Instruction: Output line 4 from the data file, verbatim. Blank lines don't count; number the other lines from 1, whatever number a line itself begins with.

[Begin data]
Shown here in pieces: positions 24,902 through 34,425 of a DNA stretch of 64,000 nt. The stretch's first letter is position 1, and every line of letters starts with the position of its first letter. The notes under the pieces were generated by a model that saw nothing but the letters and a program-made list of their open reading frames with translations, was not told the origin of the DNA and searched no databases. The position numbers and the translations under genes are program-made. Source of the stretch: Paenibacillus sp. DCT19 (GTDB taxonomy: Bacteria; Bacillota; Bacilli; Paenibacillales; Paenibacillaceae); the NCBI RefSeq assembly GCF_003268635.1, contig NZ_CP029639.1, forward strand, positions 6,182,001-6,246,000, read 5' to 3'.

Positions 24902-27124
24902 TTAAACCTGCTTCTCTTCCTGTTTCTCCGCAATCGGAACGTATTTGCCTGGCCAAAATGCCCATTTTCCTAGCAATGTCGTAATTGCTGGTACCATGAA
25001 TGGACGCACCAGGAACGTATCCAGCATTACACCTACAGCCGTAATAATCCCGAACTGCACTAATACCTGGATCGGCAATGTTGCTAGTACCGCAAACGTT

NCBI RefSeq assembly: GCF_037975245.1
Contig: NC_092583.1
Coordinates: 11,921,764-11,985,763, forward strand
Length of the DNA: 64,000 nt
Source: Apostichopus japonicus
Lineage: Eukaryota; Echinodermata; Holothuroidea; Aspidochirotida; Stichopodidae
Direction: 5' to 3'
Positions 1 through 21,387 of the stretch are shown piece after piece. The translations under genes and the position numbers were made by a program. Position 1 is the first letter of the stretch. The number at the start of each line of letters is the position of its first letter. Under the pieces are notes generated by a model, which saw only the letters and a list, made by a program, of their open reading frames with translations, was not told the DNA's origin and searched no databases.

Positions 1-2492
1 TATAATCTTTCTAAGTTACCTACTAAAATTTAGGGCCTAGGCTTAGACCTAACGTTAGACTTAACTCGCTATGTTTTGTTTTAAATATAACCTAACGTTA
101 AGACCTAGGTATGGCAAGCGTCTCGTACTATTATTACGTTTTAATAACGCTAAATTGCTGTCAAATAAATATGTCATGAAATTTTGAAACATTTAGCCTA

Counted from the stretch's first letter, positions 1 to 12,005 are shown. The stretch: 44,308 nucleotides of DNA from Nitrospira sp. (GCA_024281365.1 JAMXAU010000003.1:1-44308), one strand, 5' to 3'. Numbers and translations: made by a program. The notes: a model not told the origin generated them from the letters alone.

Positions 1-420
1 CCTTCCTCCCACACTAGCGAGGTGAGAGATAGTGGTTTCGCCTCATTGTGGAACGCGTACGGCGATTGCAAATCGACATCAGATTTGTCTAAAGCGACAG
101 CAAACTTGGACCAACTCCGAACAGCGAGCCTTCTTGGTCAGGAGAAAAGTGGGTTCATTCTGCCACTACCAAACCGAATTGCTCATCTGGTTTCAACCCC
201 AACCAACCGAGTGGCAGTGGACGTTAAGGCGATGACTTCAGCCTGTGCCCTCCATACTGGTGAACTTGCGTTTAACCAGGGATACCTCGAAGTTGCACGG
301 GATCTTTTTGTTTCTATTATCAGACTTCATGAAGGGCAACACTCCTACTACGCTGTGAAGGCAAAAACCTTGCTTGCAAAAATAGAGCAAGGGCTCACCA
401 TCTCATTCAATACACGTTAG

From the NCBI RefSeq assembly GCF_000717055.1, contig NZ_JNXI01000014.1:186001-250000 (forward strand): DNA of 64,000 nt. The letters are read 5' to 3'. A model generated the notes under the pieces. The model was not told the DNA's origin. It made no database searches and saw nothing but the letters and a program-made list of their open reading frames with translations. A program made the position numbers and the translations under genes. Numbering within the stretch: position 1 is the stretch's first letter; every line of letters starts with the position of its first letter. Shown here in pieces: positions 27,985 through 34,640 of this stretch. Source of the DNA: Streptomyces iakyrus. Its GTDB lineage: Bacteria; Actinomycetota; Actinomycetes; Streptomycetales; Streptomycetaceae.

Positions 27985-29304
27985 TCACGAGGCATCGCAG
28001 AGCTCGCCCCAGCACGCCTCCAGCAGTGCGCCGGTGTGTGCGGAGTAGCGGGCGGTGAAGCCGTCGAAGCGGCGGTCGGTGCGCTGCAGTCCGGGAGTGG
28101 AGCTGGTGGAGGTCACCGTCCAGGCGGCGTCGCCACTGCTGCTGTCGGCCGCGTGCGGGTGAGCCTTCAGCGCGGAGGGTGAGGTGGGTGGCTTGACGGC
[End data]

25001 TGGACGCACCAGGAACGTATCCAGCATTACACCTACAGCCGTAATAATCCCGAACTGCACTAATACCTGGATCGGCAATGTTGCTAGTACCGCAAACGTT